Firefighters face serious risks on the job such as heat exhaustion, burns, physical, mental stress and accidents (vehicle crash). Additionally, they frequently come into contact with high levels of carbon monoxide and other toxic hazards. With these dangerous exposures, this line of work presents a likelihood for many diseases. Firefighters who smoke or engage in other unhealthy lifestyle habits are at even a greater risk. Smoking increases the risk of getting heart disease, cancer, respiratory illnesses, stress, and poorer treatment outcomes for certain diseases, such as hepatitis.
- Heart Disease
Heart attacks accounts for 45 percent of all work-related deaths among firefighters. The risk is elevated during the act of firefighting itself. It can be the result of intense work near hot fires, exposure to carbon monoxide, and other stresses associated with the job. Lack of physical fitness, being overweight, and smoking make these risks higher.
Firefighters who also smoke have a higher risk from Carbon monoxide and other pulmonary issues. High levels of physical and mental stress make the heart require more oxygen; however, breathing in more carbon monoxide reduces the amount of oxygen a firefighter receives. This can cause heart attacks from both coronary artery diseases and from abnormal heart rhythms.
According to a National Occupational Safety and Health study, firefighters are more than twice as likely to be diagnosed with invasive cancer than the average person. Firefighters commonly come into contacts with dangerous, cancer-causing materials when they fight a fire. Firefighters are at increased risk of getting cancers of the colon, brain, bladder, kidney, and Hodgkin’s lymphoma.
According to Fire and Rescue International Statistics show that, Brain cancer-2.6 percent, Colon cancer-19.3 percent and Hodgkin’s lymphoma-2.3 percent, these diseases caused death to the firefighters about 3 percent from 2010 to 2021.
According to International Association of Firefighters in 2017 reports that cancer is the disease that causes the most death among firefighters, with a 61 percent rate of career line-of-duty deaths among firefighters between 2002 and 2017 being caused by it.
- Chronic Respiratory Disease
Firefighters are occupationally exposure to toxicants and respiratory tract irritant including: sulfur dioxide, hydrogen chloride, phosgene, nitrogen oxides, aldehydes and particulate.
Firefighters may have increased risk for interstitial lung disease and autoimmunity as a result of inhalation exposure over years of service.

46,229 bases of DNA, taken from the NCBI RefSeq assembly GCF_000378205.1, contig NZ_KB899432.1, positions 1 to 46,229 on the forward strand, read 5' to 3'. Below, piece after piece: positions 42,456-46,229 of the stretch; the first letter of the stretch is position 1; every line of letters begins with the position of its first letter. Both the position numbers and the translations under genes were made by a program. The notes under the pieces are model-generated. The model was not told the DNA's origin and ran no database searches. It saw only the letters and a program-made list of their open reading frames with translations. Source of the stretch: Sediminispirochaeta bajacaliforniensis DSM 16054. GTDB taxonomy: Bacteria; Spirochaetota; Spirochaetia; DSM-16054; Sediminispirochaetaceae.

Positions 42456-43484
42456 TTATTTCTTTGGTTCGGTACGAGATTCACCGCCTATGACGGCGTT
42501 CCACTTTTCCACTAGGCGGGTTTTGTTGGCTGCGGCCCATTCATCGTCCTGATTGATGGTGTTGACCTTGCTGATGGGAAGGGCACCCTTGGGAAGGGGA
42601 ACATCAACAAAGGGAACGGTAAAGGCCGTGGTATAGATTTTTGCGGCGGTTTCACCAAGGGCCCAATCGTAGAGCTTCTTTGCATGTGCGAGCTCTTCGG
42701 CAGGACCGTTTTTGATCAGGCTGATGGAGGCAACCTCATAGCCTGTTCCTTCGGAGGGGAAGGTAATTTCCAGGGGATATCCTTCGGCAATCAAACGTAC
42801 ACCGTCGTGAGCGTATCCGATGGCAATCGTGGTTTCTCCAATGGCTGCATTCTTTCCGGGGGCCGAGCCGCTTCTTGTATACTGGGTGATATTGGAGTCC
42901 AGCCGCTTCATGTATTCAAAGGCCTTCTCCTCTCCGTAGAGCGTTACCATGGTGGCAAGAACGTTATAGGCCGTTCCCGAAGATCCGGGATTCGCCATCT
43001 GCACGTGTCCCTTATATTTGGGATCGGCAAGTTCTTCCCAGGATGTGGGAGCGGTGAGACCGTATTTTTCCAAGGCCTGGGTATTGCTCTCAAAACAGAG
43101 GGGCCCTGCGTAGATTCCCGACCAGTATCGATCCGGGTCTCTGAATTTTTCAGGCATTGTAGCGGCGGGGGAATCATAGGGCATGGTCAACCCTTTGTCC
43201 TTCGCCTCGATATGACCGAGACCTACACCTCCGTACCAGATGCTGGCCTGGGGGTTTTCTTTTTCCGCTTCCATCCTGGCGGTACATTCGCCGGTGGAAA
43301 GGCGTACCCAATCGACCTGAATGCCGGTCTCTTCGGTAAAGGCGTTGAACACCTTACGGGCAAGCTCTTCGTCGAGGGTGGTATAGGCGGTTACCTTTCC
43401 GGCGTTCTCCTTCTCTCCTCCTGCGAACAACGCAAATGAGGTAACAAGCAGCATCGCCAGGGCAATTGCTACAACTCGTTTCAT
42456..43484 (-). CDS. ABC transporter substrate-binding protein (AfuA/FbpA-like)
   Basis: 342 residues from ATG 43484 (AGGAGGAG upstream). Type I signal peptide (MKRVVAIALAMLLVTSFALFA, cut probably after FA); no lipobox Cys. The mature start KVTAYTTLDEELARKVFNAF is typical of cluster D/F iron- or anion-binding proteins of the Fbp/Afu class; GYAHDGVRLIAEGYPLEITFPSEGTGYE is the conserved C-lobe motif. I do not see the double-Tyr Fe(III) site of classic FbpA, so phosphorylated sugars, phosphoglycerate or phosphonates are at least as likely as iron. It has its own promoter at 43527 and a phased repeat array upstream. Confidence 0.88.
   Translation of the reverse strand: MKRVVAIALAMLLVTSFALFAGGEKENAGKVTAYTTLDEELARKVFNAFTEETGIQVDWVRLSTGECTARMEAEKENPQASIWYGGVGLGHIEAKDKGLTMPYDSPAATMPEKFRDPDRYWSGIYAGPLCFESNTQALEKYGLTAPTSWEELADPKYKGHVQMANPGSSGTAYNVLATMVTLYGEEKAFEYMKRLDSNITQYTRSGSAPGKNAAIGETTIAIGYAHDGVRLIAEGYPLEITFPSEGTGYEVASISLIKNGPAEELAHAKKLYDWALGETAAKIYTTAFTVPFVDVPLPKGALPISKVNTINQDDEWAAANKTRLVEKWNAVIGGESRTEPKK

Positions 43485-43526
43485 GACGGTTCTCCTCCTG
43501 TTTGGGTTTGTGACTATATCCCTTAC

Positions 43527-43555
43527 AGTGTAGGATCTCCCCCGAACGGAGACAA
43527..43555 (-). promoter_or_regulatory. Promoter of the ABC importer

The worst impacts of lungs illness can strike experienced firefighters, especially those who smoke. Firefighters are exposed to numerous respiratory risks that can cause significant and permanent lung damage. Beyond work-related exposure to burning chemical substances, a firefighter who smoke cigarettes can be contaminated by the same burning substances, only to dramatically increase their risk of chronic respiratory diseases.
According to the International Association of Firefighter (2010 to 2021),there are 2 percent of the firefighters who use cigarettes.
- Hepatitis B and C and HIV/AIDS
Firefighters are often the first emergency workers to arrive at an accident and emergency medical. They can then easily come into contact with blood that may have been contaminated with the hepatitis B/C and HIV viruses during emergency rescue operations.
According to International Association of Firefighter show that, a total of 53 firefighters were infected with HIV which is 13.7 percent and 17 died due to HIV and other under ARV medication, hepatitis B is around 2.2 percent and hepatitis C about 0.5 percent which cause death by 3 percent.
Firefighting is an extremely demanding, high pressure job, enough stress can cause many illnesses in the body, since our mental health is directly correlated with our physical health. Also, those under stress tend to smoke more and find it harder to quit.
Upon studying, we found that firefighters experienced a range of psychological stressors (including interpersonal conflict and concerns over organization fairness) and observed that these stressors were associated with a number of health-related outcomes that could be post-traumatic stress disorders, suicide, alcoholism, depression, anxiety, sleep disorders, and tobacco use.
There are 107(1.15%) firefighters who has psychological related problem and hence no access to counselling service within locality and 08 firefighters died which is 10% of total death between 2010 to 2021, according to the International Firefighter.
- Accidents (Vehicle Crush)
Emergency service vehicle incidents including crashes, rollovers, and roadside struck-by-incidents are a leading cause of death and injury among firefighters ,
According to the International Association of Firefighter (2010 – 2021), there are 14 of 68 fatalities resulting from collisions involving a fire service vehicle during an emergency response were occupants of the other vehicle, pedestrians, or bicyclists. Of 108 total deaths,14(6.2%) from trauma (vehicle crush). At the time of death, the firefighters were between 18 and 56 years old.
For a firefighting operation, there are certain important steps to take in order to ensure that firefighters remain healthy and do not succumb to these illnesses or health conditions as a result of their work.